Dennison wins title; still feels ‘defeated’ by stolen season
Winning the Southwest Indian Rodeo Association breakaway title came as a surprise for Devyn Dennison.
The Coolidge, Arizona cowgirl was hoping for a full season but due to the coronavirus she emerged as the year-end winner as the association completed three rodeos before the pandemic hit.
Dennison finished the season standings with 16.5 points, which was 2.5 better than reserve champion Kaycee Werdel.
“With the season being so short this was unexpected,” Dennison said. “We have two of the toughest regions down here. We have some tough girls and there are six, seven and maybe eight girls that can really rope.”
Admittedly, Dennison thought the coronavirus was going to fizzle out by the summer so she had planned to hit a number of rodeos with her younger sister Kassidy.
“We were going to hit the road,” Dennison said, adding that they intended to compete in a number of qualifying events for RDF-TV’s The American as well as the Women’s Professional Rodeo Association and the Indian National Finals Rodeo.
“It’s hard to do this interview because we only competed in three rodeos,” she said. “I feel really defeated because we didn’t get a chance to rodeo. I honestly felt like that this year was going to be special. It’s the most prepared that I have every been in the sense of horsepower and abilities.”
To earn her INFR qualification, Dennison finished fourth at last fall’s San Carlos Apache Veterans Fair & Rodeo, coupled with her mixed results at the two-day O’Odham Tash Rodeo in Casa Grande in early February.
In her first run in Casa Grande, Dennison said she drew a good calf but she broke out.
“I would have placed either second or third but I was too aggressive with my start,” she said.
Nevertheless, the 2002 INFR world champion bounced back with an electrifying 2.69 run in the next round, which earned her a two-way tie for first-place with Arianna Jones.
At that rodeo, Dennison had switched out horses as she used her sister’s horse, Tatiana, instead of her trusted palomino, Baby Piggy.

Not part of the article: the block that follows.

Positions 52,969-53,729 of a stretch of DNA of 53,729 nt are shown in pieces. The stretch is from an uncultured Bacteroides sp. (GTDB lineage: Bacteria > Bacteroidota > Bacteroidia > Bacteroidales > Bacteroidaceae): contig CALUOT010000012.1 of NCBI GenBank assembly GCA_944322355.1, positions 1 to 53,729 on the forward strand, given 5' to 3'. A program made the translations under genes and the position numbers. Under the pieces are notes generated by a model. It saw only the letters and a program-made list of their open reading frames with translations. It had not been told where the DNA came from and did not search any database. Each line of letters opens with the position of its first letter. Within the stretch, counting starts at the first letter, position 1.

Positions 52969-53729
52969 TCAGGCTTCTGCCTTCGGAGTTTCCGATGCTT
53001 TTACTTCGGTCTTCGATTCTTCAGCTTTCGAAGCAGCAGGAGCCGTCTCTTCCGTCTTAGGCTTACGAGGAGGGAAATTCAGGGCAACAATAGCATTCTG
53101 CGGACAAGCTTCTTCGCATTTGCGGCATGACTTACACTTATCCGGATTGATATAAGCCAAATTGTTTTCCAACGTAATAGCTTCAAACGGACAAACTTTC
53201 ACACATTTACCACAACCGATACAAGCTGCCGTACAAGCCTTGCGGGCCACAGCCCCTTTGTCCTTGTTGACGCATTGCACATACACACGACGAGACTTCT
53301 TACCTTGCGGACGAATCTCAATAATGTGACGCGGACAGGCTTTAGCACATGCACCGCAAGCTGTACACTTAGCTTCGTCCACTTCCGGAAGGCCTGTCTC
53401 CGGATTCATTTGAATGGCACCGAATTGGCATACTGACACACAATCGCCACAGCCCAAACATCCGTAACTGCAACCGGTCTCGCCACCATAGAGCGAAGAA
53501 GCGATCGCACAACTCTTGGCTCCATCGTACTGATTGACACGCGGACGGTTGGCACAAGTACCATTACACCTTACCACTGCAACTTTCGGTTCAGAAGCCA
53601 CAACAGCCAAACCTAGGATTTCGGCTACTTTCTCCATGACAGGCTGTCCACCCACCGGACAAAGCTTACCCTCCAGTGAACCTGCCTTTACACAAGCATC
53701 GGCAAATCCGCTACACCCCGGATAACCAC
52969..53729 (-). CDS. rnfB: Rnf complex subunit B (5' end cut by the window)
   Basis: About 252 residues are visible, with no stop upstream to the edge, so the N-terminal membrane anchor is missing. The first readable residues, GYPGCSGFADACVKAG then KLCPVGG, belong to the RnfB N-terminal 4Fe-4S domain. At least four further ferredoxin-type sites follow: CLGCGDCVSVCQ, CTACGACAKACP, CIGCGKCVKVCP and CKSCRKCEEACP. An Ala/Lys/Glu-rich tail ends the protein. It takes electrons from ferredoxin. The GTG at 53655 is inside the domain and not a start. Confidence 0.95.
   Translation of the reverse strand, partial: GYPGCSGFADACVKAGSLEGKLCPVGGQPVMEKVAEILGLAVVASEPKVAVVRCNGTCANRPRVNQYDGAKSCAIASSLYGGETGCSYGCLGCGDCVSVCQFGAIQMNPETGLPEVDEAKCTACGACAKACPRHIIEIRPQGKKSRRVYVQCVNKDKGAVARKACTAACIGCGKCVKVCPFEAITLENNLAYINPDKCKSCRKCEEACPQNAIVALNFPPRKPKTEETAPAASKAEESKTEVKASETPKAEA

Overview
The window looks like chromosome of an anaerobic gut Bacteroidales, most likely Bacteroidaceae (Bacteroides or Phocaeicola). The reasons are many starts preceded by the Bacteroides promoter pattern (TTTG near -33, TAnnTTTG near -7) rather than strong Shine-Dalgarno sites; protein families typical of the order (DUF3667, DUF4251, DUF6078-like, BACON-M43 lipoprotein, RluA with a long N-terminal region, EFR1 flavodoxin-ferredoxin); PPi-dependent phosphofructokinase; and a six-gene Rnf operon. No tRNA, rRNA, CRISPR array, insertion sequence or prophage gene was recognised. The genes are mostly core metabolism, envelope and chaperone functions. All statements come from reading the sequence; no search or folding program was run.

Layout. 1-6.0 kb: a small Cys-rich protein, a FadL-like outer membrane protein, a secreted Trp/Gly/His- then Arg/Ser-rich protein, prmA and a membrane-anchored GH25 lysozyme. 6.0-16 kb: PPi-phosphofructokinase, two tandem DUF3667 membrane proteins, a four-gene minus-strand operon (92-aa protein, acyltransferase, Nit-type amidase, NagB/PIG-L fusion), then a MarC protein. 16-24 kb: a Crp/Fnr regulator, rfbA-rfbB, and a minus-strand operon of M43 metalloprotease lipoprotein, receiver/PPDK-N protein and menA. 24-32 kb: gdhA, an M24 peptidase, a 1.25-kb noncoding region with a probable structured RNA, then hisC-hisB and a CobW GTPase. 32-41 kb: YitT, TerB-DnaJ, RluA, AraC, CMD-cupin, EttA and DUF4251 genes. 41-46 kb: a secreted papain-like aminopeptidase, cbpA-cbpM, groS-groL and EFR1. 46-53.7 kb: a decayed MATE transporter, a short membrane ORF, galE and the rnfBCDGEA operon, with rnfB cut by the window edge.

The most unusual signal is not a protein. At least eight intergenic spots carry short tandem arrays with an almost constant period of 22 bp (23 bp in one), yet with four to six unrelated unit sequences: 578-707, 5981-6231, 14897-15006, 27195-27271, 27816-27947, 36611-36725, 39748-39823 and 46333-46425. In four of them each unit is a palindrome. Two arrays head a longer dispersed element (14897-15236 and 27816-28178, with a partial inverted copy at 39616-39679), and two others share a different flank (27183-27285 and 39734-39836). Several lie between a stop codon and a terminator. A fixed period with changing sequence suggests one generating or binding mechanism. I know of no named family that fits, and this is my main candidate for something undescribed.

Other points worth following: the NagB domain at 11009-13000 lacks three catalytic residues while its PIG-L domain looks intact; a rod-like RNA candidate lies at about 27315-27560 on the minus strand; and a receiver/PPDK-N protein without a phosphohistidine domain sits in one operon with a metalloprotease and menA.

“I was still trying to get used to that mare,” she said of Tatiana. “She has a different style and she’s super fast.”
Dennison felt that she didn’t really key in with her start in the first rodeo but on the following day she scored much better.
Dennison said she had planned on using Tatiana for the rest of the season as the two sisters were going to haul one breakaway horse to make room for their barrel horses.
“We were invested to do both events but a lot of things have happened since our last rodeo in Casa Grande,” she said. “I feel real bad for all the contestants. As competitors, we’re so used to grinding and grinding but with this coronavirus we’re all taking a timeout.
“This virus is bigger than all of us,” she added. “It’s bigger than rodeo and it’s really affected us, especially on the Navajo Nation. I just hope everybody stays safe.”
Dennison said she feels blessed to earn her INFR qualification as she missed last year’s event by half a point in the SWIRA region.
“It was a hard pill to swallow but it was my undoing,” she said. “I had grinded really hard to get there but I ended up missing it. I thought I had made it but it was my own fault for not double-checking my points in the standings.”
In the regional finals last year, Dennison placed once during the two go-round event.
“I didn’t get enough points to make it,” she said. “It was the worst feeling in the world because I thought that I already had a qualified.”
Dennison said it’s been about four years since she’s been to the INFR as breakaway qualifier. As for barrels, it’s a bit longer than that.
“It’s been a while since I’ve qualified,” she said. “Because of what happened to me last year I wanted to be more consistent and on top of my game.”